Brady followed. He’d better behave himself because he’d sure hate to further annoy the pretty nurse. His haggard appearance wasn’t going to win him any accolades. Nearly twelve hours of driving could take a toll on anyone’s looks. And he had to remember this wasn’t all about him.
When she reached the nurses’ station, she stopped and turned in his direction. “Let me introduce you to the other late shift nurse, Jen Chafin. Jen, this is Brady Hewitt, Cora’s grandson.”
The other nurse, who was older and a little on the plump side but with a much friendlier demeanor, came out from behind the counter and extended her hand to him. “Hello, Mr. Hewitt. So glad you’re finally here.”
Brady shook her hand. “Nice to meet you, Jen. Please call me Brady since I’ll be hanging around here as long as Cora’s here.”
“She’s a dear. We love her, but we’re eager for her to make a complete recovery and get back in her apartment.” Jen smiled.
He was glad to see his grandmother had loads of friends, who, unlike him, had been there for her when she needed help. “Is there a chance she could lose her spot in the assisted living center?”
Jen shook her head. “Not unless the doctor believes she needs to stay here, but that’s not likely. She’s making good progress.”
Brady nodded. “Good.”
Kirsten stepped behind the counter. “Brady would like something to eat. Should we send him to the cafeteria?”
Jen glanced at the clock, then back at him. “If you hurry, you might find the cafeteria open. Turn left down this hallway and go through the double doors. Signs should direct you. If they’ve closed down, you can still get something from the vending machines there. You’re welcome to bring your food back to Cora’s room.”
“Thanks.” Brady headed in the direction Jen had indicated, but stopped and looked over the counter at Kirsten. “Kirsten, I appreciate you letting me know about Cora. Have a good evening.”
Brady didn’t wait for a response because he probably wouldn’t get one. He was going to enjoy getting to know the by-the-rules nurse and see whether he could get past her defenses. A kind word was a better approach than his earlier criticism.
Besides having to soothe the ruffled feathers of the pretty nurse, he had to figure out what he was going to do now that he was back in Georgia. He’d rather be someplace less crowded—someplace with lots of space to breathe—but he’d been thinking about his own wants for too long. The time had come to put his grandmother first. That meant finding a permanent job and a place to live here. He wasn’t quite sure where that would lead him. Figuring it out was his first priority, not the attractive woman whose disdain challenged him to change her mind.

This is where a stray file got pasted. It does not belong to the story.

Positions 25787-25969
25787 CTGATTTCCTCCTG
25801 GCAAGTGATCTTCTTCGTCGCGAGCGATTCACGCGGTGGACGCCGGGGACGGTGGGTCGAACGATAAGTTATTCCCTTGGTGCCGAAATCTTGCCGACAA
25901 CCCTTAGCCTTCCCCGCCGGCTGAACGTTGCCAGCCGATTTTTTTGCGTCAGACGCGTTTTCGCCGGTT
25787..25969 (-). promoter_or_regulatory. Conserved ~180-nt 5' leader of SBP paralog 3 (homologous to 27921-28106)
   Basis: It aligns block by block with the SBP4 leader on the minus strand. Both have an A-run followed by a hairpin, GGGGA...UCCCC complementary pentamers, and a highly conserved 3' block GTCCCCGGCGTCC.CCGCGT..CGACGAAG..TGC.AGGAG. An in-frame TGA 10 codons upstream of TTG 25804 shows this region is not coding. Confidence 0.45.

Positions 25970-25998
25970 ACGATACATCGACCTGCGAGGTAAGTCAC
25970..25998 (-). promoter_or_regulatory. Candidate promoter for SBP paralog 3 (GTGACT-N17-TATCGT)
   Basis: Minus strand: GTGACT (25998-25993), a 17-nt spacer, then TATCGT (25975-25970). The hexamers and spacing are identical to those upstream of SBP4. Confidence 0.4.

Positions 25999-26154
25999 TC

But he intended to put his charm into full gear.
“Now there’s a fine-looking man, wouldn’t you agree?” Jen leaned on the counter.
Kirsten shook her head. “If you like tattoos and the scruffy unshaven look.”
“I was concentrating on those golden-brown eyes and that tousled brown hair.”
Kirsten frowned as she shook her head. “He looks like he’s been sleeping in his clothes, and that tousled brown hair hasn’t seen a barber in weeks.”
“Looks good on his six-foot-plus muscled frame.” Jen let out a low whistle. “I think somebody needs an attitude adjustment.”
“I suppose you mean me.”
Kirsten sighed as Jen came back around the counter. “I know I was rude, but he made me angry. He was impolite not to let us know he was coming or that he’d arrived.”
“Did he tell you why he never responded to your messages?”
Kirsten lowered her head and put a hand to her forehead. “He implied my messages were curt and unfriendly.”
Shrugging, Jen frowned. “I thought you sounded okay when you left messages.”
“Yeah, but you didn’t hear them all. Maybe my anger came through even when I was trying not to let it show.” Kirsten raised her head. “Oh well, he’s here now, so I don’t have to worry about it. I hope his presence will make Cora happy. That’s all I care about.”
An unsettled feeling washed over Kirsten as she tried to concentrate on her work. She didn’t want to spend time defending her reaction to the smooth Mr. Hewitt. The man had waltzed in here thinking he could flash around his good looks and charm and make everything okay. Nothing about a cocky guy appealed to her, especially one with a plethora of military and animal tattoos decorating his arms. She suspected there were probably more that couldn’t be seen.
Jen raised her eyebrows. “Did Cora seem happy to see him?”
“Don’t know.” Kirsten shrugged. “She was sleeping, and he was sitting there beside her bed when I looked into the room. All that matters is Cora’s happiness.”
“You’re right.” Jen nodded. “But I was thinking he might be a good candidate for your date to Annie and Ian’s wedding.”
With incredulity screaming through her mind, Kirsten turned to Jen. “You’re joking, right?”
“No, I’m as serious as can be.” Jen tapped her fingers on her keyboard. “Taking Brady would show your dad you can get your own dates.”
“My dad would have a fit if I showed up with a guy sporting tattoos.”
“And the plot thickens.”